Kigali — A World Bank report launched last week has suggested that Africa's farmers and agribusinesses could create a trillion-dollar food market by 2030.
However, the pre-condition for such a development would be for agri-business SMEs to expand their access to more capital, electricity, better technology and irrigated land to grow high-value nutritious foods as well if African governments can work more closely with agribusinesses to feed the region's fast-growing urban population.
The Report titled as 'Growing Africa: Unlocking the Potential of Agribusiness' argues that Africa's food systems, currently valued at US$313 billion a year from agriculture, could triple if governments and business leaders radically rethought their policies and support to agriculture, farmers, and agribusinesses, which together account for nearly 50 percent of Africa's economic activity.
Makhtar Diop, World Bank Vice President for Africa Region believes the time has come for making African agriculture and agribusiness a catalyst for ending poverty.
"We cannot overstate the importance of agriculture to Africa's determination to maintain and boost its high growth rates, create more jobs, significantly reduce poverty, and grow enough cheap, nutritious food to feed its families, export its surplus crops, while safeguarding the continent's environment," argues Diop.
Africa holds almost 50 percent of the world's uncultivated land which is suited for growing food crops, comprising as many as 450 million hectares that are not forested, protected, or densely populated.
Africa uses less than 2 percent of its renewable water sources, compared to a world average of five percent. Its harvests routinely yield far less than their potential and, for mainstay food crops such as maize; the yield gap is as wide as 60 to 80 percent.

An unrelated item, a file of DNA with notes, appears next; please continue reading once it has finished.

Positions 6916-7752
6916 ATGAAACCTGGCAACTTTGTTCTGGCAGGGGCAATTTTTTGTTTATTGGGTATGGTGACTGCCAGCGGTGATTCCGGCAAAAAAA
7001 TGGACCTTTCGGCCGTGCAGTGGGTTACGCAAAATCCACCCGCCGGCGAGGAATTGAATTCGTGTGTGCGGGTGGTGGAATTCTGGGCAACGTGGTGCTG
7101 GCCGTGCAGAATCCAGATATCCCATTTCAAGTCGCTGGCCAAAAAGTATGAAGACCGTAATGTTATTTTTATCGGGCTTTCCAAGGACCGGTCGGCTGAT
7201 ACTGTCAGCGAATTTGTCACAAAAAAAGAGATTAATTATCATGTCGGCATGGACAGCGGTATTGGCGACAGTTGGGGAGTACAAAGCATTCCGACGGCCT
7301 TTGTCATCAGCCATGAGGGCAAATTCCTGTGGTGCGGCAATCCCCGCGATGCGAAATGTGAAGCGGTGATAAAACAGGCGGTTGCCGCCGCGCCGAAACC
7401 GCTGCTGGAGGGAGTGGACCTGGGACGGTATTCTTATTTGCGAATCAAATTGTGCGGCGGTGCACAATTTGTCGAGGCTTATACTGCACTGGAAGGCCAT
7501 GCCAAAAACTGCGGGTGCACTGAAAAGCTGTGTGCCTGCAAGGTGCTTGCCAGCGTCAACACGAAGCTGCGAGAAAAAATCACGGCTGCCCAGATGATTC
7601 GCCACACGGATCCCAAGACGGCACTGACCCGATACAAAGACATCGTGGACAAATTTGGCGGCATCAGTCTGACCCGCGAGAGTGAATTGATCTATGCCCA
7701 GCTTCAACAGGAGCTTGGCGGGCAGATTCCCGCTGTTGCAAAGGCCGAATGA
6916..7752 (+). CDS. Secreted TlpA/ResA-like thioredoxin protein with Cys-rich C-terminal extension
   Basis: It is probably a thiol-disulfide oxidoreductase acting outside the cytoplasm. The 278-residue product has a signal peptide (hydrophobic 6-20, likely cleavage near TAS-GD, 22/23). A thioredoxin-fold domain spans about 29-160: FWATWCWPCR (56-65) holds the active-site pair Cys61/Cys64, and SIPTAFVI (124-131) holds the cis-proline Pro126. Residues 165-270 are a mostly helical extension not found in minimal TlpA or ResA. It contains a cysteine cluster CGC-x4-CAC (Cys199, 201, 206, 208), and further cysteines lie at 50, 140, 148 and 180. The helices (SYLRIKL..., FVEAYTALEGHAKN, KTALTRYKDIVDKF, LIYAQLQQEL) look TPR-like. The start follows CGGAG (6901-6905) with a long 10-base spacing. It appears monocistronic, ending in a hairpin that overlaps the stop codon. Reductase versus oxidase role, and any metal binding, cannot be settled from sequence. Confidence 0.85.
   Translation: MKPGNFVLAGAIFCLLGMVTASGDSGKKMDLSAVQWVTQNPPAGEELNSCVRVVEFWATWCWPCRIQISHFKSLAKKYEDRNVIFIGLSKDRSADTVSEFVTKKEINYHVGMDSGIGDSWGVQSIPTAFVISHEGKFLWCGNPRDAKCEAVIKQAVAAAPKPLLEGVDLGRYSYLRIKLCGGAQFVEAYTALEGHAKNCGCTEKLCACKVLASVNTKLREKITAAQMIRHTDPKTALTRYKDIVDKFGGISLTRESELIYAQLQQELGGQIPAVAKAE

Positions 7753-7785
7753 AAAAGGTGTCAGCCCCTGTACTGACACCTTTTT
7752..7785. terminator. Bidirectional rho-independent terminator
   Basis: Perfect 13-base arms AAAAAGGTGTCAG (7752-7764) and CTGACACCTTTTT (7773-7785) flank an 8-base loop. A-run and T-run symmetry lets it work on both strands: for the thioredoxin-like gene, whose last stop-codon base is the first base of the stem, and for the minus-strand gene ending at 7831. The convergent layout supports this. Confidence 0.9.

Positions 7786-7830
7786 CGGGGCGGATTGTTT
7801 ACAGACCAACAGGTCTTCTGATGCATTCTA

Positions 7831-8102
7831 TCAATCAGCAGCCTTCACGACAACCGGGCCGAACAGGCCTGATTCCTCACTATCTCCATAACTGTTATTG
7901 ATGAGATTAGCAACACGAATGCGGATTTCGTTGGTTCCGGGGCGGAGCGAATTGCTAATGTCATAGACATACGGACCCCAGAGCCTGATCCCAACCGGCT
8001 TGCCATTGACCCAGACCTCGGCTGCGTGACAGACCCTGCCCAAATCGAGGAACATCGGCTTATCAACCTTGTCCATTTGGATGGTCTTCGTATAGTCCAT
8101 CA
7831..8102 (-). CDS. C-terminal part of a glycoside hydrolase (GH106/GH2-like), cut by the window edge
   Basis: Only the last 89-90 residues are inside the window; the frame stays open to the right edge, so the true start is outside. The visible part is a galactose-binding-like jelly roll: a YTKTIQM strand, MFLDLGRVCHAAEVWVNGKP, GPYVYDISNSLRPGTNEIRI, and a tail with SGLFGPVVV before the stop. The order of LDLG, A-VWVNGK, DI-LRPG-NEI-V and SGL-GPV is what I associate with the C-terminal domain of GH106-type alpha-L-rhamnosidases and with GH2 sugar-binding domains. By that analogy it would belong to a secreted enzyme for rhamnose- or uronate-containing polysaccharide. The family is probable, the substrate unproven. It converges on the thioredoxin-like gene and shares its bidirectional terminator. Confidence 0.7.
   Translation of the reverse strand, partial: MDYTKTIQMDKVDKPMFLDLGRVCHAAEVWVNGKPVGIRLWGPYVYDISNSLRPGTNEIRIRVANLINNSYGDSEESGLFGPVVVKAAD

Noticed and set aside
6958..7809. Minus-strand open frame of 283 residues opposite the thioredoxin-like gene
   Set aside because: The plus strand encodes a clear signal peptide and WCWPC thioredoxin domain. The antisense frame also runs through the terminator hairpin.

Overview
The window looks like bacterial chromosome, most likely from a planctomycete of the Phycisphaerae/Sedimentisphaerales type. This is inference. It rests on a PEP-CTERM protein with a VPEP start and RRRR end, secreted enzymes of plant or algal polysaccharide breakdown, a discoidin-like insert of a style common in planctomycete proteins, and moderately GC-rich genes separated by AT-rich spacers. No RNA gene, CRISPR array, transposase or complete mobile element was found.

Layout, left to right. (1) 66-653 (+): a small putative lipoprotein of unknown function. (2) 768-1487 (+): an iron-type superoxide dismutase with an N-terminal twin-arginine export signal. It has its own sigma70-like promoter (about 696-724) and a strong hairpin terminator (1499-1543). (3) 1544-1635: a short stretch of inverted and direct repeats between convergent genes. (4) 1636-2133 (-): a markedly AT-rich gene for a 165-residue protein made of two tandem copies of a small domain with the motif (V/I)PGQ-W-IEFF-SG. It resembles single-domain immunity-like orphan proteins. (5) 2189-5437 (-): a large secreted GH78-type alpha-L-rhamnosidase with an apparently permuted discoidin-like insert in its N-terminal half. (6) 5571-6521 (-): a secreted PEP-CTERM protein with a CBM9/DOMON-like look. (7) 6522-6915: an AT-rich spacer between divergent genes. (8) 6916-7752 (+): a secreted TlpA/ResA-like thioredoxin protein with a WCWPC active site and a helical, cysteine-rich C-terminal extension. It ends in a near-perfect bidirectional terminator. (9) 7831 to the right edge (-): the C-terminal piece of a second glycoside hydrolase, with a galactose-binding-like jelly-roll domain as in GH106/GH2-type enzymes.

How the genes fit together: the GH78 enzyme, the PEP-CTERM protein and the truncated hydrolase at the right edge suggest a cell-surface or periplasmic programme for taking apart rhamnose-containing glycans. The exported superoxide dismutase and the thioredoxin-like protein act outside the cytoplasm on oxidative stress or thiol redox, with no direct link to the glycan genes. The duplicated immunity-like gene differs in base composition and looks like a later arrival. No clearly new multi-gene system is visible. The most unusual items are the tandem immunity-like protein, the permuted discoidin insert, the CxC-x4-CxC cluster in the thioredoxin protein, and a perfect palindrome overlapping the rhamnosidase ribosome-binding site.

Post-harvest losses run 15 to 20 percent for cereals and are higher for perishable products due to poor storage and other farm infrastructure.
These are opportunities considering that due to a combination of population growth, rising incomes and urbanization and strong demand are driving global food and agricultural prices higher.
The report says African countries can tap into booming markets in rice, maize, soybeans, sugar, palm oil, biofuel and feedstock and emerge as major exporters of these commodities on world markets similar to the successes scored by Latin America and Southeast Asia.
For Sub-Saharan Africa, the report points to rice, feed grains, poultry, dairy, vegetable oils, horticulture and processed foods to supply domestic markets as the most dynamic sectors to exploit.
But the report warns that even as land will be needed for some agribusiness investments, such acquisitions can threaten people's livelihoods and create local opposition unless land purchases or leases are conducted according to ethical and socially responsible standards, including recognizing local users' rights, thorough consultations with local communities, and fair market-rate compensation for land acquired.
"Improving Africa's agriculture and agribusiness sectors means higher incomes and more jobs. It also allows Africa to compete globally. Today, Brazil, Indonesia and Thailand each export more food products than all of sub-Saharan Africa combined. This must change," says Jamal Saghir, World Bank Director for Sustainable Development in the Africa Region.